One would think that designing for creative consumers through a massively popular brand would be a dream come true for any young designer. After all, what more could you want than a great company, compelling product, and an engaged team?
A bigger challenge, it turns out.
I started my design career working on printed materials and corporate identities at a Brooklyn studio. Even then, I was attracted to the endless possibilities of the digital interface and changed course to immerse myself in web and mobile design at the Washington Post. Soon after, I joined a startup as the second employee to distribute indie hardware to the masses. The startup was acquired, and I learned how to thrive at a large product design organization in a public tech company. But my desire for more risk and growth in my work outweighed the the comfort of a widely accessible audience.
At this point, the startup life had imprinted itself into my mind. Regardless of all the great work I was able to do at Etsy, I had the itch to go back to startups and let the unknown fuel my growth. I poked friends, peers, and designers I admired to see what they were up to (and the companies they were into). Many coffee dates followed, informal interviews were held, and companies were pitched. After all those lattes, I homed in on enterprise technology startups – and found my new place at Cockroach Labs.
It all came down to wanting a new challenge, and the decision to delve into design for enterprise technologies gave me two. First, having been consumer-focused my whole career, the idea of designing for software developers was new territory. Would I need to learn and understand the technology and development process better? Could I even begin to understand this new audience? I had no idea – and I was thrilled about it.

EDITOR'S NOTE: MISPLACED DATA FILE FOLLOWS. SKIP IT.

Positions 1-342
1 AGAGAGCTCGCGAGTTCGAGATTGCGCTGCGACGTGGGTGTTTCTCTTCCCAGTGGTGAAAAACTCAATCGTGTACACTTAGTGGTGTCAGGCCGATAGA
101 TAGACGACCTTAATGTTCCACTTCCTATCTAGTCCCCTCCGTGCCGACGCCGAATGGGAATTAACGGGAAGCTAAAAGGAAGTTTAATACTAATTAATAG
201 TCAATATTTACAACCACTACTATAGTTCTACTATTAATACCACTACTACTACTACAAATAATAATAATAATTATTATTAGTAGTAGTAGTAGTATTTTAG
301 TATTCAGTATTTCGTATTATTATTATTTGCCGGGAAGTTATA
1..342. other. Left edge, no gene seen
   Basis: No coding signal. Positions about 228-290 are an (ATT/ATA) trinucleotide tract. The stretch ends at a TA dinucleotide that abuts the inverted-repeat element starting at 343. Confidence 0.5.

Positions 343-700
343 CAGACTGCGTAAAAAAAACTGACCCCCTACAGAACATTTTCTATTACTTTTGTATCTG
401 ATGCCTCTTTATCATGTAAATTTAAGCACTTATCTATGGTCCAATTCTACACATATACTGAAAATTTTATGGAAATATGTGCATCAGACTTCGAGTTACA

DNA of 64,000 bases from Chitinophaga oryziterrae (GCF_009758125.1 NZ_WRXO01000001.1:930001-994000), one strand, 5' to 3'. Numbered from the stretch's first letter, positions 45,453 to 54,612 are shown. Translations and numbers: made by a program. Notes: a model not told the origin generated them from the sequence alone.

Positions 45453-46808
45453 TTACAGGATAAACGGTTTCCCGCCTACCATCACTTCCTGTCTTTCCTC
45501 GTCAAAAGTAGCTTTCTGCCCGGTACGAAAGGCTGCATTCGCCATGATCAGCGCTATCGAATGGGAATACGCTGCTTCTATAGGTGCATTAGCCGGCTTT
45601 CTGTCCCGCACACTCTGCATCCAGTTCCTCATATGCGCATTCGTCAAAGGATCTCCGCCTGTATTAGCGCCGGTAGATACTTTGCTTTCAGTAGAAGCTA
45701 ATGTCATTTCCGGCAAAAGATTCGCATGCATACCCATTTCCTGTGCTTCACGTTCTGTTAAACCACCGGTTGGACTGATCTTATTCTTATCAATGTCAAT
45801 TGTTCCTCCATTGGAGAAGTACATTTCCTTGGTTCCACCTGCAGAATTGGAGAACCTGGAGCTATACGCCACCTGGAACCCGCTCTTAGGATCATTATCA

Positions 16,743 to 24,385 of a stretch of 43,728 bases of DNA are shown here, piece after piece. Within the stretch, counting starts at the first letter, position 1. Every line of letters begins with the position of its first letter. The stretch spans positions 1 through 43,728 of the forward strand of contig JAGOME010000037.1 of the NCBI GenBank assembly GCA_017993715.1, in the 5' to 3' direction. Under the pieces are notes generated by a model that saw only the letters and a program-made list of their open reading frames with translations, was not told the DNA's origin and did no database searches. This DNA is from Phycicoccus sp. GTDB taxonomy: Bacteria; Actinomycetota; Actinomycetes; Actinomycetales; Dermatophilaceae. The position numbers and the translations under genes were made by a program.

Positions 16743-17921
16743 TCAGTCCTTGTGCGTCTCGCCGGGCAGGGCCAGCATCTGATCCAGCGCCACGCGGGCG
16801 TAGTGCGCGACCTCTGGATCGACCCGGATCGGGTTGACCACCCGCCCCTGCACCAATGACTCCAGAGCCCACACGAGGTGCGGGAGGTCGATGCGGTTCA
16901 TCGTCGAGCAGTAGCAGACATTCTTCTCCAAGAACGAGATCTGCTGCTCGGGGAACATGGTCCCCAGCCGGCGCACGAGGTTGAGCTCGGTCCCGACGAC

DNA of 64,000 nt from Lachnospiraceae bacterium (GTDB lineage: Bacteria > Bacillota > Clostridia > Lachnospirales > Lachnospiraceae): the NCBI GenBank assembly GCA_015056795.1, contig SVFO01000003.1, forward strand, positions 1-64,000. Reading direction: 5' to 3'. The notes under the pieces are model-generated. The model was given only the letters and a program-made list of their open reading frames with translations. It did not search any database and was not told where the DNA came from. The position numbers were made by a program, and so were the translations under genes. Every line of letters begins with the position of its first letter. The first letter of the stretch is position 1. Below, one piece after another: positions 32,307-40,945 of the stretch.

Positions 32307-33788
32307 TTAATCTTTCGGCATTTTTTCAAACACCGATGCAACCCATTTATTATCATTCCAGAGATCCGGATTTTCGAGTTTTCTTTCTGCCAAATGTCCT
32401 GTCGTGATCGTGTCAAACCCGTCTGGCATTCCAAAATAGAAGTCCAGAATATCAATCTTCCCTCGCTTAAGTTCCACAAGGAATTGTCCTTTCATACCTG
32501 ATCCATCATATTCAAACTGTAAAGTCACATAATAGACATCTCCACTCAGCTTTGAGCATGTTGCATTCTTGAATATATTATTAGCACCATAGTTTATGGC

Secondly, I was curious to learn how designing for enterprise technology would be different from consumer-focused design. With different business goals to keep in mind, I wanted to know if I could adapt my skills rather than having to learn new ones.
To embed myself firmly in the center of developer-first design is to weave my work with the rest of the team. As a team of one, I rely on my colleagues to help me reach my design vision – achieve design excellence in the world of databases. So it’s crucial that my priorities are known amongst other team leads.
When multiple departments share the same success metrics, especially at startups, ownership might be blurry at first. It’s thus important to remember that in this team sport, we’re winning or losing together. Furthermore, pushing my own limits and challenging the rest of the team to aim higher and think bolder are growth opportunities where my design skills are truly tested. How can one embrace ambiguity, navigate through different pools of opinions and data, and comes up with a solution for everyone? For me, that’s true innovation.
Five months of trials, errors, and reflections later, I realized that though business goals are different between enterprise and consumer-facing companies, the skills a designer needs to make the startup successful are largely the same. Regardless of the product or audience type, we ultimately design a better experience for users.
There are many ways to do that successfully, as I will elaborate in future blog posts, but the crux of the matter is to understand who the audience is by learning what motivates and frustrates them. With vast space to innovate and grow, it has never been a better time to get into design for enterprise technology. If you ask me, the most exciting opportunity lies the beating heart of every business in the world – databases. If you are interested in joining the design effort at Cockroach Labs, get in touch.